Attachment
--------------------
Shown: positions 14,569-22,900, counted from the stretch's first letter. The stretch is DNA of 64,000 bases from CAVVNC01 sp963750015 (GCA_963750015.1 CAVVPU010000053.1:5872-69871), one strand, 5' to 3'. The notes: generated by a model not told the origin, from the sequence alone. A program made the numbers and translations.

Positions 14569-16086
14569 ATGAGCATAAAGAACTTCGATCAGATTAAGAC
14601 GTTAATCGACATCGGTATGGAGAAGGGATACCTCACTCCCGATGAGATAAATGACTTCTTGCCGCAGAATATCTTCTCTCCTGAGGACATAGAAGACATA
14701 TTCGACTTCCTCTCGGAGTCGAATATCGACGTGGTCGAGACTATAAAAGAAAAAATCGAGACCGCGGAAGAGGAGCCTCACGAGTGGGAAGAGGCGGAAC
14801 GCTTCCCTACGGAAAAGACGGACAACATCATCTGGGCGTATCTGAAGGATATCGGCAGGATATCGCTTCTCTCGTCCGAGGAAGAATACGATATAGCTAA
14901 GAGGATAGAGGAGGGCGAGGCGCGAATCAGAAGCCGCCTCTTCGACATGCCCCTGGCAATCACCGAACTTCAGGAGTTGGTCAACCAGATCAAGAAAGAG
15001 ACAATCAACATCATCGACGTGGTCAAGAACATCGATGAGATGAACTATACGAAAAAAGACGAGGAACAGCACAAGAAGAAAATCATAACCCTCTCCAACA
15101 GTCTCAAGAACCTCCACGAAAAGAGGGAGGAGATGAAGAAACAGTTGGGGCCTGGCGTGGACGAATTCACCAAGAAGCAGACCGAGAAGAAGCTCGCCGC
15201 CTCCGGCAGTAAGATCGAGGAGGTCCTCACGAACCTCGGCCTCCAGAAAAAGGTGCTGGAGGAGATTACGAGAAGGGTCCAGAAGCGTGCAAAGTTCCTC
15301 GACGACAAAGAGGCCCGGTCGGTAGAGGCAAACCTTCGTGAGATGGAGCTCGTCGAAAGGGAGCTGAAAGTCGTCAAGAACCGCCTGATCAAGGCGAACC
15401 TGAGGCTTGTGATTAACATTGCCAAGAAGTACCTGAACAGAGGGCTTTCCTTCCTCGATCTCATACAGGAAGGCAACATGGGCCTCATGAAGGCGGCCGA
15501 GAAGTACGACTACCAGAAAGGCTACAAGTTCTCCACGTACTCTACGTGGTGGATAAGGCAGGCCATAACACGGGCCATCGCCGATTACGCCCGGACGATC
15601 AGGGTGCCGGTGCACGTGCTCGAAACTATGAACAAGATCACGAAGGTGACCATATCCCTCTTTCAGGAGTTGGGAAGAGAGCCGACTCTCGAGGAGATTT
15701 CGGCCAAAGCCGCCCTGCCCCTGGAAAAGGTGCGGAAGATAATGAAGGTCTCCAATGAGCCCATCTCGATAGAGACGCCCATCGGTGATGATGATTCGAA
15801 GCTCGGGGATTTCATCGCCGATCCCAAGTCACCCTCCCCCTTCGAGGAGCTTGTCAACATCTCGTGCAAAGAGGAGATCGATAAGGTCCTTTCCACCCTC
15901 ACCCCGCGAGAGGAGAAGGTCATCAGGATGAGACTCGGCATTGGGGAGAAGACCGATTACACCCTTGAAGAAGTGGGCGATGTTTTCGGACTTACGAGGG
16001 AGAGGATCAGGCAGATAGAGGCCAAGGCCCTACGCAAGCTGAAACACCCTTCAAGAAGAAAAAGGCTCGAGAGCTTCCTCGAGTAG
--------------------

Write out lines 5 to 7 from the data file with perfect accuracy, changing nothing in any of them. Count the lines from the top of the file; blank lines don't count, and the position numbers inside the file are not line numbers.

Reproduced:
14701 TTCGACTTCCTCTCGGAGTCGAATATCGACGTGGTCGAGACTATAAAAGAAAAAATCGAGACCGCGGAAGAGGAGCCTCACGAGTGGGAAGAGGCGGAAC
14801 GCTTCCCTACGGAAAAGACGGACAACATCATCTGGGCGTATCTGAAGGATATCGGCAGGATATCGCTTCTCTCGTCCGAGGAAGAATACGATATAGCTAA
14901 GAGGATAGAGGAGGGCGAGGCGCGAATCAGAAGCCGCCTCTTCGACATGCCCCTGGCAATCACCGAACTTCAGGAGTTGGTCAACCAGATCAAGAAAGAG